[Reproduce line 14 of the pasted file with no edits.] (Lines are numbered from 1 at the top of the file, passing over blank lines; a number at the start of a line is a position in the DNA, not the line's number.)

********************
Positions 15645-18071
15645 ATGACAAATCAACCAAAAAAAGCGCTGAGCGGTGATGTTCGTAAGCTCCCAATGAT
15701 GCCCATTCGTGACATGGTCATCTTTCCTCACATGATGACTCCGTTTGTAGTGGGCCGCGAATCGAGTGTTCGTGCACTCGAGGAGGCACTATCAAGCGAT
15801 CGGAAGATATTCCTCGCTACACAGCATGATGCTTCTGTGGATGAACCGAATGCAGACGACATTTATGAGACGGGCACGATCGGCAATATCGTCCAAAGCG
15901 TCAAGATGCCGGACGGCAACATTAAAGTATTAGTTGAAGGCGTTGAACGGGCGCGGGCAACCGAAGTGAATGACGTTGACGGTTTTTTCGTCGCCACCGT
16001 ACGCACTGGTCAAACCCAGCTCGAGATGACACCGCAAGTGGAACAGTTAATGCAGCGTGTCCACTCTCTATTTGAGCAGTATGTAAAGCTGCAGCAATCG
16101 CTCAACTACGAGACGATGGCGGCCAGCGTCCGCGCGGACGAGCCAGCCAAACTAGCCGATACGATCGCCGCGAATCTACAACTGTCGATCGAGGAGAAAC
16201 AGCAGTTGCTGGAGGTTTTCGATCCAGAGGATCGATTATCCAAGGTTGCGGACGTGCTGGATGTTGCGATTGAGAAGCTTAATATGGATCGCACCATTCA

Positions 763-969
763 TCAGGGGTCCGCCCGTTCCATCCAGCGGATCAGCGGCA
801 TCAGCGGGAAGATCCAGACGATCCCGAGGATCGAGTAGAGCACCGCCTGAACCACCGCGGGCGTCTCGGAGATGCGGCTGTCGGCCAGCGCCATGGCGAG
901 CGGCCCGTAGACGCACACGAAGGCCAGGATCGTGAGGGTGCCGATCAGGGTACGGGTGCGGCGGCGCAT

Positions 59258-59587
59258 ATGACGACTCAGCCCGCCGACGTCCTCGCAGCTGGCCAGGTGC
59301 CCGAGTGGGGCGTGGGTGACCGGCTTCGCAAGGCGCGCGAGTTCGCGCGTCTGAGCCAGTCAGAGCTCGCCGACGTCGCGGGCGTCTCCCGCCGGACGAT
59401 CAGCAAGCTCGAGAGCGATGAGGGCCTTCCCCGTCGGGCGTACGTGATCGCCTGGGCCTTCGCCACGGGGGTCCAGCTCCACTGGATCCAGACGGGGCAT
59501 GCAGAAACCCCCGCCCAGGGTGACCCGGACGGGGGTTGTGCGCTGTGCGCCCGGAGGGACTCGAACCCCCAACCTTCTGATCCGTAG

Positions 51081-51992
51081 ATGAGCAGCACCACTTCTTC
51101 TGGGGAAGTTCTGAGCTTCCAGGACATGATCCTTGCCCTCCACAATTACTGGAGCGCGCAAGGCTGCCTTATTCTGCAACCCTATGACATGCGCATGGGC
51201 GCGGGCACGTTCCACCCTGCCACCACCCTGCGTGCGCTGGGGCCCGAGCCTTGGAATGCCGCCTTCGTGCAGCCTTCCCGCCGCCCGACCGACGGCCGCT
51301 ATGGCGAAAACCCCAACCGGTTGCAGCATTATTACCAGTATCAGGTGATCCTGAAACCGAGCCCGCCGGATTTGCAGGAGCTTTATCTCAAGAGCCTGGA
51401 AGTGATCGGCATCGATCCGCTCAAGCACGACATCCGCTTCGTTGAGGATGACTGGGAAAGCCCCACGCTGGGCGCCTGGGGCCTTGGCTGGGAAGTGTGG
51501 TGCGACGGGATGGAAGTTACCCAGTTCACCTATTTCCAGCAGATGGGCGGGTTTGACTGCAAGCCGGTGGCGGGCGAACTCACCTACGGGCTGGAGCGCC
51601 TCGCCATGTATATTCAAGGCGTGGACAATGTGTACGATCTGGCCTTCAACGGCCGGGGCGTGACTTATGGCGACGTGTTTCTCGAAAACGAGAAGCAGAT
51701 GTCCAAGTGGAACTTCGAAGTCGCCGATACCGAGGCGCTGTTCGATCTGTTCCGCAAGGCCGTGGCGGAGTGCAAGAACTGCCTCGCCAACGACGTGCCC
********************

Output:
59258 ATGACGACTCAGCCCGCCGACGTCCTCGCAGCTGGCCAGGTGC